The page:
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An Excel 2003 Tutorial

Use a Combo Box with Many Criteria in an Excel Database

Excel's Combo box offers an easy way to choose items from a table or list with many criteria in your worksheet.

by Charley Kyd, MBA
Microsoft Excel MVP, 2005-2014
The Father of Spreadsheet Dashboard Reports

"Greetings from Australia. I would like to improve my product lookups for my sales staff when they are searching for the code of a product. My spreadsheet requires the code before anything can happen. What I would like to do is to have a field where known data can be entered when you don't know the product code. I don't know VBA, although I would be interested in learning." -- Greg W.


A Gray-Row Table in ExcelFirst, I'll restate the problem. You have a database that looks something like the figure.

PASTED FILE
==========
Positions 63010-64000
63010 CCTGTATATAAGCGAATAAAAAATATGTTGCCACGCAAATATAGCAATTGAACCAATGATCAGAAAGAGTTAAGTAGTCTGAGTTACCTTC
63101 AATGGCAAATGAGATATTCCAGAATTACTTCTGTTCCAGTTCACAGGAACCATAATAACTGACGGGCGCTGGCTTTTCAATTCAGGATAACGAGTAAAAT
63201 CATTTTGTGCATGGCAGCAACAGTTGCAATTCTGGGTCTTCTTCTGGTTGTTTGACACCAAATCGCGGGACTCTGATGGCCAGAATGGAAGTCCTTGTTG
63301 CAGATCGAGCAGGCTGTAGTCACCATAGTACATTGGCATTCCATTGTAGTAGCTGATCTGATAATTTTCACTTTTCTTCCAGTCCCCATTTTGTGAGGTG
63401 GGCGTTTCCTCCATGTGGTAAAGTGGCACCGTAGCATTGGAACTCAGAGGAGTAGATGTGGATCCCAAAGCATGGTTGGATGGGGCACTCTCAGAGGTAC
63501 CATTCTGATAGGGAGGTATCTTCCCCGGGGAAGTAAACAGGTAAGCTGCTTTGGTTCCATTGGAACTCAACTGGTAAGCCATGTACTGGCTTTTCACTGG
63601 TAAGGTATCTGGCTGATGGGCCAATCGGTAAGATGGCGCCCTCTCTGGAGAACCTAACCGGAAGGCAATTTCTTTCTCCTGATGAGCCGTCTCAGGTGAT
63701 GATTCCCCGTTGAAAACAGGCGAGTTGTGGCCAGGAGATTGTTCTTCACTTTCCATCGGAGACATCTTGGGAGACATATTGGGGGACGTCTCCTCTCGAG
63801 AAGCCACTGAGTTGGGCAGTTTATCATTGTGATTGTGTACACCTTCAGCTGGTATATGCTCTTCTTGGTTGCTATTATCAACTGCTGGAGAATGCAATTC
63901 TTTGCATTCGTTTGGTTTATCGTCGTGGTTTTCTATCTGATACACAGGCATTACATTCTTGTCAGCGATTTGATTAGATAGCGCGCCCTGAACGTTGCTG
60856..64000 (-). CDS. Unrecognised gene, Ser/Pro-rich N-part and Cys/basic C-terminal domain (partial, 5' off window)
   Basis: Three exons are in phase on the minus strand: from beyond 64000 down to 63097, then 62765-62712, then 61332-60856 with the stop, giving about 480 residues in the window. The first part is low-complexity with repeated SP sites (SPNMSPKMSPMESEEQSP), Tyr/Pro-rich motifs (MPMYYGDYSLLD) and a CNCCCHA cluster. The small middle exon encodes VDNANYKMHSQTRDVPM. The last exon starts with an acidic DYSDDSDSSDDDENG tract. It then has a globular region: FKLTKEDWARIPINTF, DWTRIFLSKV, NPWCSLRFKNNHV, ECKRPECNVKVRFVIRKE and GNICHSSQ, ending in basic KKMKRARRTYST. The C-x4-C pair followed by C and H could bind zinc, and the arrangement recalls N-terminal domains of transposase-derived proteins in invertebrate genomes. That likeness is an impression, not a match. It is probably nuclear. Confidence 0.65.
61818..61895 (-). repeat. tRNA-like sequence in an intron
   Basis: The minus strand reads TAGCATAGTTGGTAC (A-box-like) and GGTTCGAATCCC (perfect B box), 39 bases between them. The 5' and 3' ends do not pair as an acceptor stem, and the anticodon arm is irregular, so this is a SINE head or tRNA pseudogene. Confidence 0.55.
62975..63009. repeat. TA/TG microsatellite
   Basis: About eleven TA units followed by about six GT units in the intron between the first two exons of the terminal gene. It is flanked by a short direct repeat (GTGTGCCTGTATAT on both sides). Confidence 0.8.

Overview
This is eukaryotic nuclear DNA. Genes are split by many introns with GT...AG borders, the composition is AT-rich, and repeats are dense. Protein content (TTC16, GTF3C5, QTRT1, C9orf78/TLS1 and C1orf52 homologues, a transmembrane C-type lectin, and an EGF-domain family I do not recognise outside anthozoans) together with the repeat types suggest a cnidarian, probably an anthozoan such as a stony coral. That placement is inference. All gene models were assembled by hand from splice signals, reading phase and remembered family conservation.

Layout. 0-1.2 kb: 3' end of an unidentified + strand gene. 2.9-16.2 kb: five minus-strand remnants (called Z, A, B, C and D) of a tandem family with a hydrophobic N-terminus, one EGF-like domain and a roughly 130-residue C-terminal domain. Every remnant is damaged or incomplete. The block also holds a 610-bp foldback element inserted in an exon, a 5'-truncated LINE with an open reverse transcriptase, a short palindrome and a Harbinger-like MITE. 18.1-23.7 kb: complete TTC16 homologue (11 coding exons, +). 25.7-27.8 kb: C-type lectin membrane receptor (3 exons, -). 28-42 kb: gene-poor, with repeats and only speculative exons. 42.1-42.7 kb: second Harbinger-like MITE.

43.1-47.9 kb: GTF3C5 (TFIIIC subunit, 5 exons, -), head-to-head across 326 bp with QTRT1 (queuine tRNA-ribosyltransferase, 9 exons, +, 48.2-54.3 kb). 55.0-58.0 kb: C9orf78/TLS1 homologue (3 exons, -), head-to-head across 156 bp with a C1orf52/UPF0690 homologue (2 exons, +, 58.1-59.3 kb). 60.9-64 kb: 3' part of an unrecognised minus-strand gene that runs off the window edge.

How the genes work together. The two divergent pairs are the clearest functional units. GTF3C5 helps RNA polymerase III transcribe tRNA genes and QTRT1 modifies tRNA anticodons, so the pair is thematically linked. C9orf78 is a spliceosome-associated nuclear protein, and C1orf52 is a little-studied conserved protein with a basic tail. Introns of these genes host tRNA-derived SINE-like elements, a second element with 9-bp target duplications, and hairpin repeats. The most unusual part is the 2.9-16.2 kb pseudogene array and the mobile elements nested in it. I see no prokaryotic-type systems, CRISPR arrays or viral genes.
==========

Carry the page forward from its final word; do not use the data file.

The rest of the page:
Your database has hundreds of products, not the four shown here. Each row includes your part number, the supplier, the supplier's code, a general description, and specifications about the product...along with other data that doesn't enter into this discussion.

You're looking for an easy way to find the part number for a given product.

As a general rule, I hesitate to offer a VBA solution, for several reasons.

  • Most Excel users in business have more than enough to do without also trying to learn how to program.
  • When an accountant or analyst does learn VBA, he usually writes code that no one else in the department understands. This becomes a big problem when he moves on to another job.
  • If some outsider -- like myself -- writes the program, support also becomes difficult.

Therefore, it's usually best to find a non-programming solution.

Although there are several non-programming ways to give you the results you're asking for, I'll discuss the one that's probably the most powerful.

Excel offers a type of list box called a Combo Box. This figure shows it in a spreadsheet:

A Gray-Row Table with Excel's Combo Box